I am not a big competitor when it comes to swimming. I swim just because it is fun. I have been Ray’s training partner for a couple of summers. We’ve learned a few tricks and tips for success and share with others what we have learned. Last summer our training partners expanded to a large portion of our “regulars” Masters group. Practices had a purpose besides improving stroke technique and fitness. We prepared as a group and benefited from being there together.

Q) What would you say to someone who wants to get into open water swimming?
Open water swims can be overwhelming, especially when you’re looking across to the other side of the lake. There are no walls, no bottom of the pool lines (you can’t always see the bottom!) and the water is colder than the pool. Educating ourselves and sharing experiences helped us try it. The internet is a great resource. We found videos of events, instructional-how-to, blogs, and gear recommendations. Go with friends that you trust, set a duration or objective for the swim. Dress appropriately and safely. I like to have a brightly colored insulated cap, mirrored goggles, and a personal buoy. Lastly, be consistent with swimming so you are prepared and able to enjoy the swim. Ray and I are not very fast swimmers. We started open water swimming in our 40s and50s. If we can swim in open water, you can too!

Too Young and Too Early

Remembering George Ridout

Nancy Ridout has been a seminal part of Masters Swimming since the organization’s beginnings. As the administrator for Pacific Masters for over 20 years, Nancy was a friend, colleague and fierce competitor to many of our members. We are saddened to learn of her husband George’s recent passing from Parkinson’s Disease. While Nancy was in the pool, George could be found running. He was an accomplished runner, having completed 26 marathons, many under 3 hours. He was also an avid birder having identified over 3,000 species during travels around the world. George was also an ardent supporter of Nancy’s swimming career, both in and out of the pool.

George studied at Yale, U.C. Berkeley and the University of San Francisco while Nancy was at the University of Michigan. They connected while both attended Union Theological Seminary in New York. They settled in Marin County where George began his career with the San Rafael High School District, serving as teacher, vice-principal, and principal at San Rafael, Terra Linda and Madrone high schools.

George and Nancy were married for 57 years and had two sons, Joseph and Joshua.  Our entire swimming community expresses our condolences to Nancy and her family.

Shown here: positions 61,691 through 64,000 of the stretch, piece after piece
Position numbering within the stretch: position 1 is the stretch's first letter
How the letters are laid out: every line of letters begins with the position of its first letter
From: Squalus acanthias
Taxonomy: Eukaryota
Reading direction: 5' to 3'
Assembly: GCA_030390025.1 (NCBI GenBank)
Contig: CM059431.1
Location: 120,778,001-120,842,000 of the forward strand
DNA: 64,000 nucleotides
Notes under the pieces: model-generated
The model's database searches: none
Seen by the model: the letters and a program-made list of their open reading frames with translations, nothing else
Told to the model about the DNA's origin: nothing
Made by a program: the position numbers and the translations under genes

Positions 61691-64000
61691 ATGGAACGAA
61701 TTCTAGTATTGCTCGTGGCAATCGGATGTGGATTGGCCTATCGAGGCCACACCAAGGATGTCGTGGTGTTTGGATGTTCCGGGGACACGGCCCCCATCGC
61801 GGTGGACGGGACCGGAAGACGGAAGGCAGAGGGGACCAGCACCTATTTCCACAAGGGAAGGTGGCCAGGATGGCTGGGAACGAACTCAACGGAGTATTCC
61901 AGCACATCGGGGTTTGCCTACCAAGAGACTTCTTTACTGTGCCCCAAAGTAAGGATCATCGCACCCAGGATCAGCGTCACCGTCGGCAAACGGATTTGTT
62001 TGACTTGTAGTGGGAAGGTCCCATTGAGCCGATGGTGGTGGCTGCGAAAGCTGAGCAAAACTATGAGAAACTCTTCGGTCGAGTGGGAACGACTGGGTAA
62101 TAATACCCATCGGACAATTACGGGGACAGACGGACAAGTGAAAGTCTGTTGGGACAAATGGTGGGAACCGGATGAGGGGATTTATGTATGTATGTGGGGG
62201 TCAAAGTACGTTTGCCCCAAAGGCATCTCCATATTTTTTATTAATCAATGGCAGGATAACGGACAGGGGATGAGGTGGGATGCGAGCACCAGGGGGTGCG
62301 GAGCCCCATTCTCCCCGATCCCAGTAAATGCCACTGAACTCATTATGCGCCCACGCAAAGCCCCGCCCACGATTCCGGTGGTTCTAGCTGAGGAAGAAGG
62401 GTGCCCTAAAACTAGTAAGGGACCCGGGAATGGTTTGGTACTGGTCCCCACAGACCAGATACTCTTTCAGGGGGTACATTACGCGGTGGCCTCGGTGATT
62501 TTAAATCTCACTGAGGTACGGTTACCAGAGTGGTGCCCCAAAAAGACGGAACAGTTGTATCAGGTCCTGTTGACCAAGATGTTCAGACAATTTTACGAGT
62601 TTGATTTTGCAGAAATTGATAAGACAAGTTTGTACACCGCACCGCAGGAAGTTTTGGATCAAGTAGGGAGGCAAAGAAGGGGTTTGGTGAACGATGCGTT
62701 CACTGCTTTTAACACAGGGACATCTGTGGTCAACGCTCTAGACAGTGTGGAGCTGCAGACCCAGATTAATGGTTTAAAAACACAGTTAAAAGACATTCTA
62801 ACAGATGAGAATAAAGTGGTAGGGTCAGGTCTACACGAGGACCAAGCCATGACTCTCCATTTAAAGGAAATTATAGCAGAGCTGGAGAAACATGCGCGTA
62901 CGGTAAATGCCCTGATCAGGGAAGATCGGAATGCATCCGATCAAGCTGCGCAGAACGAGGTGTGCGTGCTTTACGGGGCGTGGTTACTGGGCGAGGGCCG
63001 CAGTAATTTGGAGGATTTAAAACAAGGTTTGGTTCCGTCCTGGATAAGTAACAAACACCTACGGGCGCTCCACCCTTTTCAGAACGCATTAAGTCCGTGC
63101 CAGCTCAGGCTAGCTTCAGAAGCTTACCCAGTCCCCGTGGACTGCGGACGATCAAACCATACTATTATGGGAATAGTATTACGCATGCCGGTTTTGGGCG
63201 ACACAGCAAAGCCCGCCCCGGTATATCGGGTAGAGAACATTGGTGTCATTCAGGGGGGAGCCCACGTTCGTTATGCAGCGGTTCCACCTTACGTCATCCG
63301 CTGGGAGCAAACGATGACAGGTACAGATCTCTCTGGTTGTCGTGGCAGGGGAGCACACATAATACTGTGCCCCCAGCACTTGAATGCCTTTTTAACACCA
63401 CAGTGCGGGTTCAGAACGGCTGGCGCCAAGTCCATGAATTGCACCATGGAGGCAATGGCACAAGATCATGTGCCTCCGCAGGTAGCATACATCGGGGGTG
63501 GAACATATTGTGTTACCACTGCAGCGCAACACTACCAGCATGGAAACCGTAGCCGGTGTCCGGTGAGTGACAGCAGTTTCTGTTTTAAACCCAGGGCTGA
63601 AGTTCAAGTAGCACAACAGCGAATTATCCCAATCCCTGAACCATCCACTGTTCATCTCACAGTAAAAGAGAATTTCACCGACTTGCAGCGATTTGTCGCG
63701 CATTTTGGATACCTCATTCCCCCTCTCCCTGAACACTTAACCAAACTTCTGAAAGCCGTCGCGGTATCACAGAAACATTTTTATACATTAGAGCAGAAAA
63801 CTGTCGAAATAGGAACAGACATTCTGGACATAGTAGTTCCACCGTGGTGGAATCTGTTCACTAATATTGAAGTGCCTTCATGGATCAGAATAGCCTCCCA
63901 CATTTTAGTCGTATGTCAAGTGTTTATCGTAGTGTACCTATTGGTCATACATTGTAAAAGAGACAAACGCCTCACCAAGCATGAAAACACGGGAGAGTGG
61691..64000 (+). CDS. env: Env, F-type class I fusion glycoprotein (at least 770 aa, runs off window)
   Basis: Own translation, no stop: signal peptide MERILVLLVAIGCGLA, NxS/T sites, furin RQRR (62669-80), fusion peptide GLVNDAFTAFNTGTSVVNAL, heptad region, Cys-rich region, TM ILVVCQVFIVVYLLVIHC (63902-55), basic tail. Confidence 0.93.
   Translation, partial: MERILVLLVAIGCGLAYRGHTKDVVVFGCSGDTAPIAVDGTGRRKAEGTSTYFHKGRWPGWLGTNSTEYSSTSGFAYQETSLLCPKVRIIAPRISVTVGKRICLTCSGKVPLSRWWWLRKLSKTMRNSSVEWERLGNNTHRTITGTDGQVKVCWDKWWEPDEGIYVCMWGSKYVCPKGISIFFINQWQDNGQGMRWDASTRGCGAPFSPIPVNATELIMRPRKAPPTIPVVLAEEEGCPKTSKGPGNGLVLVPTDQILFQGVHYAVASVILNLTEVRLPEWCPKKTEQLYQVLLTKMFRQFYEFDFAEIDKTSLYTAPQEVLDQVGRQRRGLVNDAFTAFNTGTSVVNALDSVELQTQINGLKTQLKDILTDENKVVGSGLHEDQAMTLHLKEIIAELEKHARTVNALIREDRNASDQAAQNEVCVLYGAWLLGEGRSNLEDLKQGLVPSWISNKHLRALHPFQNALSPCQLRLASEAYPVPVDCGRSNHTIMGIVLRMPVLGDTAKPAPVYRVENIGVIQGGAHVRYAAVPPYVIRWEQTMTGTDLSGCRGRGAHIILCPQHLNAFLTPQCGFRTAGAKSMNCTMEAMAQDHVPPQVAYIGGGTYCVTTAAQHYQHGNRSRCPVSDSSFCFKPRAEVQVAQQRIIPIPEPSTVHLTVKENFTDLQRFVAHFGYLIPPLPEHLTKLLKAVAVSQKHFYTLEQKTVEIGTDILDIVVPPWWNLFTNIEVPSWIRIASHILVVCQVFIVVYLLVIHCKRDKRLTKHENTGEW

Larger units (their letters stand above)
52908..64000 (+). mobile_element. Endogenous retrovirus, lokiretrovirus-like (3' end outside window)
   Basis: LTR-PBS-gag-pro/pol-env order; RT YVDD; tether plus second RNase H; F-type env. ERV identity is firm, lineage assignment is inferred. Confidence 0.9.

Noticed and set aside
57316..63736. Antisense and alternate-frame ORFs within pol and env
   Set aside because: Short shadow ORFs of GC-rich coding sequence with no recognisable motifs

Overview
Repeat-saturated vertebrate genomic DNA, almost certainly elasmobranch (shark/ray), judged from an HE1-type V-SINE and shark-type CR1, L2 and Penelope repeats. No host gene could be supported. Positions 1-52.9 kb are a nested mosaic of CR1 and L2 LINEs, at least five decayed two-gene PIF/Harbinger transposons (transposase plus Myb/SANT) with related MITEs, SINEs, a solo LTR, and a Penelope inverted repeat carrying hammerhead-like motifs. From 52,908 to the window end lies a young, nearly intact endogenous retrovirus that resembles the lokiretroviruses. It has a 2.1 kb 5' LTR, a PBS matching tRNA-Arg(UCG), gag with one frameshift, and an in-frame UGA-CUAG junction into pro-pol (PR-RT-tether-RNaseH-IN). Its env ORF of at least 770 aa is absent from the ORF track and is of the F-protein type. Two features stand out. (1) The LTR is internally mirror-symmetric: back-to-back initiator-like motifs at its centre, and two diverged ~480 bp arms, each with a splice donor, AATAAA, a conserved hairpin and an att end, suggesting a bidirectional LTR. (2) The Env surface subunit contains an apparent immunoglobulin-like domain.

A Celebration of Life will be held for George on Sunday, February 26th, at the First Presbyterian Church of San Rafael, Fifth Avenue and E Street, at 2pm.

About Nancy

For the Clamans, it's a Family Affair

by Kate Claman

This year, the Claman household made the USMS virtual hour swim a family affair. For the first time since my mom joined Tamalpais Aquatic Masters in 1994, at which point she was pregnant with my older brother, all four of us are participating. I was the most likely hold-out. Living in New York, opportunities to swim are few and far between, but when asked if I would participate, I responded with a resounding "Yes!" If the rest of my family had committed, I was happy to join them. This is the first time that TAM swimmers will complete their swims in the new fabulous Marin Academy pool. After years of swimming, counting, and timing at our old, dinky pool, a place that never the less holds myriad wonderful memories despite its quirks, the team finally has a pool to match the dedication and excitement of both its longtime members and newest additions.

As I completed my swim, I found myself both exhausted and overjoyed. While my limbs protested the fact that I'd only "trained" for the swim for ten days, I was so grateful for the opportunity to just swim. An hour is long, but purposefully so. It provides moments of excitement, others of peace and meditation, and even more opportunities to challenge yourself. I cherished each and every one this morning, and upon finishing, rediscovered the sense of triumph that comes from finishing a difficult event.

So, for those who are eagerly (or perhaps anxiously) anticipating their swim and those who are not sure about participating in the hour, let me say: dive right in! Swim for your family, your coach, your teammates, but especially for yourself. Take each moment as it comes, let the water guide you, and smile, grunt, and push your way through it—you'll be happy you did!

Note: There’s just a few days left to complete this year’s Virtual Hour Swim. Now’s the time to just do it!

The whole Claman family (Anne, David, Alex, and Kate) completed this year’s Virtual Hour Swim. Seen here in their holiday workout attire.

From the Diversity and Inclusion Committee